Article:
We are now on the wrong side of the Summer Solstice but hold the despair – we still have a good few months of light evenings and (hopefully) agreeable weather ahead.
But enough about that – this is actually a blog that got in on time!
June was jam-packed and finished with a flourish at Lakenheath – despite an unusually poor start. The initial outlook of possible showers morphed into a bit of a deluge that kept us pinned in the coach for half an hour before we could venture out onto the reserve.
A former carrot field, Lakenheath is one of those reserves where seeing stuff is secondary to enjoying the vast skies and landscapes of the Suffolk countryside.
We had already enjoyed a brief stop at Weeting Heath where the Stone Curlews were upstaged by dancing stoats but Lakenheath is the superior site by far (and also not quite as needy for cash as Weeting’s Norfolk Wildlife Trust!)
Lakenheath spoiled us with Common Cranes, Bearded Tits, good views of Kingfishers, wads of Marsh Harriers and hunting Hobbies.
There was also this interesting insect on view. Obviously an Agapanthia villosoviridescens – the Golden-bloomed Grey Longhorn Beetle no less.
Pete managed this snap of it.
OK, its a fair cop – we hadn’t a clue what it was really! However, Dr Joe Botting from www.britishbugs.org.uk helped us out with a swift identification!
Previous to this, we had started the month with a trip up to Bempton Cliffs, the soaring, seabird-stacked buttresses between Bridlington and Scarborough. A long coach journey was rewarded with a sunny day and splendid views across the sea. Just about every seabird imaginable was criss-crossing the sky and sea, or pinned to the cliffs. Even the clownish Puffins were showing better than in previous visits.
Pete managed to get some impressive photos by digi-scoping
After the cliffs, we ventured back south for the tidal reedbeds of Blacktoft Sands.
We watched a marauding Marsh Harrier snatch a gull chick from one of the scrapes, the raptor nonchalantly predating the colony with pretty ineffectual resistance coming from the screaming gulls.
There were also welcome entomological interludes with an Eyed Hawkmoth sunning itself, and an Ichneumon Wasp trailing the mother of all stingers across a window pane of the viewing hut.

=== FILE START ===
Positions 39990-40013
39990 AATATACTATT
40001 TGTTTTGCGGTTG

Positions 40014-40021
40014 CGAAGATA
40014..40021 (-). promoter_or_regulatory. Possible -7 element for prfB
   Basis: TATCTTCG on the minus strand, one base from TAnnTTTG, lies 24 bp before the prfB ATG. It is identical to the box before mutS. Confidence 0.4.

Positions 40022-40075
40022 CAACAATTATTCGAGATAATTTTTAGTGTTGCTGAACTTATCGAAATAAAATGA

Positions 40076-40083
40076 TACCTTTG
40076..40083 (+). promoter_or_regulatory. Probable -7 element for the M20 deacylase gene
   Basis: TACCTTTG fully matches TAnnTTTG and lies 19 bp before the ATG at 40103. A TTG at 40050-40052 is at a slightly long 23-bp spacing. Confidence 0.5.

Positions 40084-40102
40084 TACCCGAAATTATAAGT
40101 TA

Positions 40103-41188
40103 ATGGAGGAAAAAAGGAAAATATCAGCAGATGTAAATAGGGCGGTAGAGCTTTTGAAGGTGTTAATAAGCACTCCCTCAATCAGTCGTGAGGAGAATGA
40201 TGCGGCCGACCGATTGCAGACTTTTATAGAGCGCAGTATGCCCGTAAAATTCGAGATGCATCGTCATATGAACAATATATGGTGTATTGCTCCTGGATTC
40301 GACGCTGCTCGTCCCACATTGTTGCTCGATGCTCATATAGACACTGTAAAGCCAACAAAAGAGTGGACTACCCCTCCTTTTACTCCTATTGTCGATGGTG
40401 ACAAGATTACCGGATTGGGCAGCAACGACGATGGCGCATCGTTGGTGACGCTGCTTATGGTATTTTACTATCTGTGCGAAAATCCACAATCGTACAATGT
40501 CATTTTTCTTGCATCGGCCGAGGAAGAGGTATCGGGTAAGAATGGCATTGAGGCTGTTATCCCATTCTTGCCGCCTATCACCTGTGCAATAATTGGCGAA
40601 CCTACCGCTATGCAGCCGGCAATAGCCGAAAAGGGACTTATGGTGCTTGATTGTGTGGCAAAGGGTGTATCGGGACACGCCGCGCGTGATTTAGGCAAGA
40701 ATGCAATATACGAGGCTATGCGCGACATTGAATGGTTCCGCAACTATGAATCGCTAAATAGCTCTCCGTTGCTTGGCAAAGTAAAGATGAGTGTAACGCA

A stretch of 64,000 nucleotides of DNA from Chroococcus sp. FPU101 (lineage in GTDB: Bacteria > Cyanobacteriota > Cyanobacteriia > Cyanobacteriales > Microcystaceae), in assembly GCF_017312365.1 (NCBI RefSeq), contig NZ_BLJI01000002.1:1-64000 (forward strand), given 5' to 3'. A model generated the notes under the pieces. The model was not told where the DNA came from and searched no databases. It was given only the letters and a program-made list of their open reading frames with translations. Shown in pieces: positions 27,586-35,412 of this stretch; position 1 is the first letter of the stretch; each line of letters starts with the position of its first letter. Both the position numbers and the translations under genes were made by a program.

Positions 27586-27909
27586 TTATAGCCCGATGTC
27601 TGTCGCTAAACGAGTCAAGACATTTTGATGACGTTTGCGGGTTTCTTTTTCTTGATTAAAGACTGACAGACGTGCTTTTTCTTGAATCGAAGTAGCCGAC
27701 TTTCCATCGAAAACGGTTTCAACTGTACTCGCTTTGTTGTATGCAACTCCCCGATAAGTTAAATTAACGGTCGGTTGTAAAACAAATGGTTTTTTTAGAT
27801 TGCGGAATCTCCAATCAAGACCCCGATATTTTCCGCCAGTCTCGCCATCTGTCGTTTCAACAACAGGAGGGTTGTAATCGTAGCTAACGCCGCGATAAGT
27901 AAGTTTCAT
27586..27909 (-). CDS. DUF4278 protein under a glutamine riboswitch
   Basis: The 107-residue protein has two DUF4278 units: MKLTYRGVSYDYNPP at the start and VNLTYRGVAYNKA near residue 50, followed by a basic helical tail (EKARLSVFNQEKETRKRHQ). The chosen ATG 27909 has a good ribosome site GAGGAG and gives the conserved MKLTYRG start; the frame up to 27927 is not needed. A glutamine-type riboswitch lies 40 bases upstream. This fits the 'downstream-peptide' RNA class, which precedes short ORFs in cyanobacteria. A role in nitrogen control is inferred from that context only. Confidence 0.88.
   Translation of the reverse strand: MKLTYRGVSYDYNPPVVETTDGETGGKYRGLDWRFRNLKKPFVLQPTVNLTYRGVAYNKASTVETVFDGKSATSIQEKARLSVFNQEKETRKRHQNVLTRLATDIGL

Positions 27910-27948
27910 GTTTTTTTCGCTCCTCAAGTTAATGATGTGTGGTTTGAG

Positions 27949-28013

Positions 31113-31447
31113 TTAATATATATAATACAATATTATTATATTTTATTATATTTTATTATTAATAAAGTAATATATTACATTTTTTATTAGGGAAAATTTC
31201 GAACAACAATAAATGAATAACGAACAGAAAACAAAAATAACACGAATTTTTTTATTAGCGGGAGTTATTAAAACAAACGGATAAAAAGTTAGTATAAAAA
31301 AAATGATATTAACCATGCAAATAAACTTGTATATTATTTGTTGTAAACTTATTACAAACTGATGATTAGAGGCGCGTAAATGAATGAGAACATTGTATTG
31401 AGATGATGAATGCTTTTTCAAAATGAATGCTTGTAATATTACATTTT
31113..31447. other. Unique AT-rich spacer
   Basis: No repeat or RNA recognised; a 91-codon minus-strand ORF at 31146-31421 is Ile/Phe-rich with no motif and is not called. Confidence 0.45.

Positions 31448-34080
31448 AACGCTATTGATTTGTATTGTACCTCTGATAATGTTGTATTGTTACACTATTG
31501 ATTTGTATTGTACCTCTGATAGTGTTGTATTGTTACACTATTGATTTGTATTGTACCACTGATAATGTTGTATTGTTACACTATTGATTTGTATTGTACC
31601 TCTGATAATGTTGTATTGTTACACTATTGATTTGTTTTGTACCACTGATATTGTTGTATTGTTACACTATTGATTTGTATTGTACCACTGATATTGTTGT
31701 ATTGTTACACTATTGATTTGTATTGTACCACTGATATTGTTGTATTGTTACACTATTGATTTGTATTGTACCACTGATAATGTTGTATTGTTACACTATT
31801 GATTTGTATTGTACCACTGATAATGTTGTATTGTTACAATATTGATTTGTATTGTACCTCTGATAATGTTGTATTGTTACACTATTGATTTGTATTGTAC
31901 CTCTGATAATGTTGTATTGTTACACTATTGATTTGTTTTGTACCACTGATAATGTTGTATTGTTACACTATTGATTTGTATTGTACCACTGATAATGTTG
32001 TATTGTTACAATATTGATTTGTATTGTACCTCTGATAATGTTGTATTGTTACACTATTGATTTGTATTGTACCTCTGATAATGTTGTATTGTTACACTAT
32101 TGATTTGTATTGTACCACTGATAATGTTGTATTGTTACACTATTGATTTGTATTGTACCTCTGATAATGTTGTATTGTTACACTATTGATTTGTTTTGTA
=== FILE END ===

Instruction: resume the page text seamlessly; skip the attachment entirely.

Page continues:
I visited the BIAD Graduate Show, which was apparently bursting with creativity and fresh ideas but, in truth, I was more interested in having a look around this fine, old building.
Home of the Birmingham Institute of Art and Design (in case you were wondering what BIAD stood for…) Margaret Street is a listed Venetian Gothic building with light airy studios and retains the original wood interiors, stained glass windows and mosaic floors. The splendid stairwells have since been updated with floating mezzanine levels, glass lifts and spiral staircases.
The work of the students doesn’t seem to have advanced much (is it relevant? Get me!) since I was a student at the Bourneville campus nearly 20 years ago.
However, there seems little doubt that they all enjoyed putting their final projects together – paint was Pollocked around like there was no tomorrow, and all manner of materials were cast in moulds, back-lit and stacked up in various arrangements. Some decent photography was evident, including one of a dead rook (this blog is getting way too ornithology-reliant…)
Tennis at Edgbaston was once again on the agenda but with only two rain breaks, both semi-finals were completed this year, and we had to make do with fewer visits to the bar.
Ana Ivanovic beat Shuai Zhang 6-2 6-2 and the tongue-trippingly Barbora Zahlavova Strycova beat Casey Dellacqua 7-6 6-1.
Culture Alert 2…
There was an interesting photographic and film exhibition – Birmingham’s Hidden Spaces, which celebrated the city’s architecture. It was being held at Curzon Street Station and, similarly to Margaret Street, I was drawn more to the venue than to the event it was hosting.
Although it’s been a long time since anything remotely locomotive trundled through these premises, Curzon Street Station is the world’s oldest surviving piece of monumental railway architecture, and worth a gander.
After so many years out of commission, I think it may be eventually incorporated in some way into the HS2 railway network.